The next interesting milestone in the book is when Pete spends a year in New Orleans with an army buddy who introduces him to Papa Legba, and American Hoodoo practitioners. There seems to be an interesting balance between Pete’s coyote medicine and the Hoodoo rites and the instances where Pete becomes possessed by Papa Legba.

The next few years of Pete’s life have him reconnecting with his Maternal Grandfather, becoming a photographer during set production and meeting his wife, Pete’s life is good. But I’ll leave the rest of his life in the book, there are other key characters.

Enter Maria Mondragon. Maria inherits some of Pete’s knowledge, and ability to use Coyote medicine, as well as some of his skill with the camera. She becomes a famous fashion photographer in NM. Without getting into too much detail at this point, I’ll admit, this is where the author starts to lose me and my interest.

When painting the picture of Maria’s photography empire, the author spends a little too much time over detailing the cost of things, and the emphasis on making money, spending money, paying employees wages and spending on extravagant things that the dollar signs actually detract from the actual story line. More than once, I felt my eyes glaze over when reading chapters that dealt heavily with financial aspects.

I will also point out that during the second half of the book and during the focus on Maria Mondragon, you are also introduced to a handful of New Age practices, including Yoga, meditation, Kundalini and a women’s group that seems to be of the Wiccan flavor. Not to be overly critical but I felt like the author was now cramming as many different spiritual paths, practices and ideologies into the book as possible.

I did enjoy the portion of the story that dealt with Changing Woman, but I think that bouncing from trad to trad also ends up detracting from the story. All in all, I will say that the first half of the book was great, I enjoyed reading about Pete and watching him grow and learn. The second half of the book, I like the character of Maria, I just wish I didn’t know down to the penny what she was spending her money on. I would recommend the book to anyone who wanted to do a little bit of light reading.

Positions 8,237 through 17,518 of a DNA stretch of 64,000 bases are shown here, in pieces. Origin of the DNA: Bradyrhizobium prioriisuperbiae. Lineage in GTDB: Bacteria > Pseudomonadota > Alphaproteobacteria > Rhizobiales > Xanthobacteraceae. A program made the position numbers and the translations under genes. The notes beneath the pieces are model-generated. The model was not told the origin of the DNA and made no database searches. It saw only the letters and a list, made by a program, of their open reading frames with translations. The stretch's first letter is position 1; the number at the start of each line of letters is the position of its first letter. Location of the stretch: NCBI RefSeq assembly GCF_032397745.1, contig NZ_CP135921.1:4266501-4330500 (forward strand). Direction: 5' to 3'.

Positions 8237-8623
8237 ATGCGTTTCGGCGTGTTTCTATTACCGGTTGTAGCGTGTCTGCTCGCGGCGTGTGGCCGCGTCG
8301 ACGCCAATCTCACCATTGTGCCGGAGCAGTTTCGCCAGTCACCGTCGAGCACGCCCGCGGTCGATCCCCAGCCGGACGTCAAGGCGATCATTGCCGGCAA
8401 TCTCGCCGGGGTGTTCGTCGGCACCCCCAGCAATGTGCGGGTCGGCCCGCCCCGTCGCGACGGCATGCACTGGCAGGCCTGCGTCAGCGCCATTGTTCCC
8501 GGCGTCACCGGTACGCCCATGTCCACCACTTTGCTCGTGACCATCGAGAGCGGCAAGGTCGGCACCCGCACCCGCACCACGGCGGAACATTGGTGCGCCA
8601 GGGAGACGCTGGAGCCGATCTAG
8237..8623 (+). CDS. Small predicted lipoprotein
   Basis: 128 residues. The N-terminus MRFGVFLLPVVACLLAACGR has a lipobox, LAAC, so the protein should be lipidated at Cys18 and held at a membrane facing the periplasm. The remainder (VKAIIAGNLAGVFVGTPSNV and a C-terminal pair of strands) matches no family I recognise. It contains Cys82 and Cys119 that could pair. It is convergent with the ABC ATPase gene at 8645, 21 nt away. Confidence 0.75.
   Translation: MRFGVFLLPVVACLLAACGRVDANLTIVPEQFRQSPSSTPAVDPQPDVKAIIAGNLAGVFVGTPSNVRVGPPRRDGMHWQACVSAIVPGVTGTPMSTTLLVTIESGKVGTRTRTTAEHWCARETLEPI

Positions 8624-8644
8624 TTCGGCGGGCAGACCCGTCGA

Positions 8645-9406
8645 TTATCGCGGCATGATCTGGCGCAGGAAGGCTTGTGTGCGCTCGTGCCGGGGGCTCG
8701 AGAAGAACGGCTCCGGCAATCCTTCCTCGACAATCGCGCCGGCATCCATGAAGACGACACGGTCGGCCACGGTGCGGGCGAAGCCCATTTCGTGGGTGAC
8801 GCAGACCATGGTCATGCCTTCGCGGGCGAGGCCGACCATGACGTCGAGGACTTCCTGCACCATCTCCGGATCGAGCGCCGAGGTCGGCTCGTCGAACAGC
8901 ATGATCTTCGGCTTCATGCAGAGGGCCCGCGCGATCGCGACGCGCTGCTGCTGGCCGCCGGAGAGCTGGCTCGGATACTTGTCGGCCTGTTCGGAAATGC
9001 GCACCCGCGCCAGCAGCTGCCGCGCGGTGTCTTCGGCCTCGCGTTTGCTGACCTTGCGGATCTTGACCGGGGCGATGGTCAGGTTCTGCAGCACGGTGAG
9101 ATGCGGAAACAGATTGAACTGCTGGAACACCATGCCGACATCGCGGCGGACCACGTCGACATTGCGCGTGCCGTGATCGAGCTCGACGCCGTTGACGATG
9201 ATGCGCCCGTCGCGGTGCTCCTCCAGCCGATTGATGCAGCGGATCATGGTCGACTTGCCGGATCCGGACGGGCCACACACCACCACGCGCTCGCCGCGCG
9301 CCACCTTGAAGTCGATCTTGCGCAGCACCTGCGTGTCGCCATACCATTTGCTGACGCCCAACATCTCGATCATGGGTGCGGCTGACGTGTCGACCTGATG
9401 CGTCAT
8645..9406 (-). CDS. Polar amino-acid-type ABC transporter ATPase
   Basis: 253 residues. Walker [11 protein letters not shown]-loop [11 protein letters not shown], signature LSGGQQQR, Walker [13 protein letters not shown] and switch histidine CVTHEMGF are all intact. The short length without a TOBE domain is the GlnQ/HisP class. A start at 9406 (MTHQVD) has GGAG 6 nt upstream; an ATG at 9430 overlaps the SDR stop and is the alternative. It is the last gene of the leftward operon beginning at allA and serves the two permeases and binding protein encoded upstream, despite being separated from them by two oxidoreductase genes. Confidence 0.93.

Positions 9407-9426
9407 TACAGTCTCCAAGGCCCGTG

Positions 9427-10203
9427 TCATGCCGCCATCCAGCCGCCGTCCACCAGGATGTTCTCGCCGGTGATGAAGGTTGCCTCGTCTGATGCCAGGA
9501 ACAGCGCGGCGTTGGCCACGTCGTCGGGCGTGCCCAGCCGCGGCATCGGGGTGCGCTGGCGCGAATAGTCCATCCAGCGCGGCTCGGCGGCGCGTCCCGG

Two pawprints out of five.

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Drawing Down the Spirits by Filan and Kaldera

Drawing Down the Spirits: The Traditions and Techniques of Spirit Possession
Kenaz Filan and Raven Kaldera
Destiny Books, 2009
338 pages

It’s seldom that I get a book for review that’s truly something new under the Sun. While I get lots of good stuff (and some real stinkers, too), most of the books are variations on preexisting topics that have already been written about to a significant extent. Not so this one. While there have been books in the neopagan genre that have touched on spiritual possession, as well as less intense practices such as aspecting and “drawing down”, full-on possession has largely been left to academic perusals of African diaspora and shamanic practices and belief systems. So getting to read an entire text dedicated to the actual practice of spirit possession was a definite treat, particularly as “spirit work” has become more prevalent in recent years.

The text starts with a good theoretical overview of possession work–what it is, where it came from, and what people have been saying about it. Then we get into some of the details that are useful in setting up the actual practice, such as a thorough discussion of cosmologies (after all, understanding “what” spirits and gods are and “where” they are as well goes a long way in having context for working with them). After that, there’s a wealth of information on things to keep in mind when doing your own possession work, to include the good, the bad, and the terrifying.